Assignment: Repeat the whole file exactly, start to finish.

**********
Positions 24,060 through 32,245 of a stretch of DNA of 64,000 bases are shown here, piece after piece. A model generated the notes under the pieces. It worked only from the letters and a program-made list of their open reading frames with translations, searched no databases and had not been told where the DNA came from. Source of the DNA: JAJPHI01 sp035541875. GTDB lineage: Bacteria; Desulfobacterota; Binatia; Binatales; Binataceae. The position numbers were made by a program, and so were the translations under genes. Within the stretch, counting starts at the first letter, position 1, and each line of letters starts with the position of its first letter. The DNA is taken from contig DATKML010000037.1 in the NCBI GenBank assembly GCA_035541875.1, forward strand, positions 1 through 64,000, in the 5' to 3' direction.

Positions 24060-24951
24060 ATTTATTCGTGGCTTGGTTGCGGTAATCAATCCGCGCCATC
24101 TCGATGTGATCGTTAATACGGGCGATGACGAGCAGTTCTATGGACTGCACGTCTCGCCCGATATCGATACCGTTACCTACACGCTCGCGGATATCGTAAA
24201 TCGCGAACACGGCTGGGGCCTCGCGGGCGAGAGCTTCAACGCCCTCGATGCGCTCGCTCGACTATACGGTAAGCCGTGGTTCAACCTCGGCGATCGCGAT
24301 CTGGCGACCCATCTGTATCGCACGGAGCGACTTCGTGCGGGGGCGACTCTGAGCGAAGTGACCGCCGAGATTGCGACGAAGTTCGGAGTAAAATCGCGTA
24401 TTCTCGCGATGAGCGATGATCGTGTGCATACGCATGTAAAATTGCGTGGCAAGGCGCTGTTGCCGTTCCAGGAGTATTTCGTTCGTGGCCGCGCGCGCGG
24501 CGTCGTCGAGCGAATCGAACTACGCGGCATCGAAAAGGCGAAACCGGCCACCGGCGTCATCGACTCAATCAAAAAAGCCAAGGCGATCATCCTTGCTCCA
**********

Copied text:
Positions 24,060 through 32,245 of a stretch of DNA of 64,000 bases are shown here, piece after piece. A model generated the notes under the pieces. It worked only from the letters and a program-made list of their open reading frames with translations, searched no databases and had not been told where the DNA came from. Source of the DNA: JAJPHI01 sp035541875. GTDB lineage: Bacteria; Desulfobacterota; Binatia; Binatales; Binataceae. The position numbers were made by a program, and so were the translations under genes. Within the stretch, counting starts at the first letter, position 1, and each line of letters starts with the position of its first letter. The DNA is taken from contig DATKML010000037.1 in the NCBI GenBank assembly GCA_035541875.1, forward strand, positions 1 through 64,000, in the 5' to 3' direction.

Positions 24060-24951
24060 ATTTATTCGTGGCTTGGTTGCGGTAATCAATCCGCGCCATC
24101 TCGATGTGATCGTTAATACGGGCGATGACGAGCAGTTCTATGGACTGCACGTCTCGCCCGATATCGATACCGTTACCTACACGCTCGCGGATATCGTAAA
24201 TCGCGAACACGGCTGGGGCCTCGCGGGCGAGAGCTTCAACGCCCTCGATGCGCTCGCTCGACTATACGGTAAGCCGTGGTTCAACCTCGGCGATCGCGAT
24301 CTGGCGACCCATCTGTATCGCACGGAGCGACTTCGTGCGGGGGCGACTCTGAGCGAAGTGACCGCCGAGATTGCGACGAAGTTCGGAGTAAAATCGCGTA
24401 TTCTCGCGATGAGCGATGATCGTGTGCATACGCATGTAAAATTGCGTGGCAAGGCGCTGTTGCCGTTCCAGGAGTATTTCGTTCGTGGCCGCGCGCGCGG
24501 CGTCGTCGAGCGAATCGAACTACGCGGCATCGAAAAGGCGAAACCGGCCACCGGCGTCATCGACTCAATCAAAAAAGCCAAGGCGATCATCCTTGCTCCA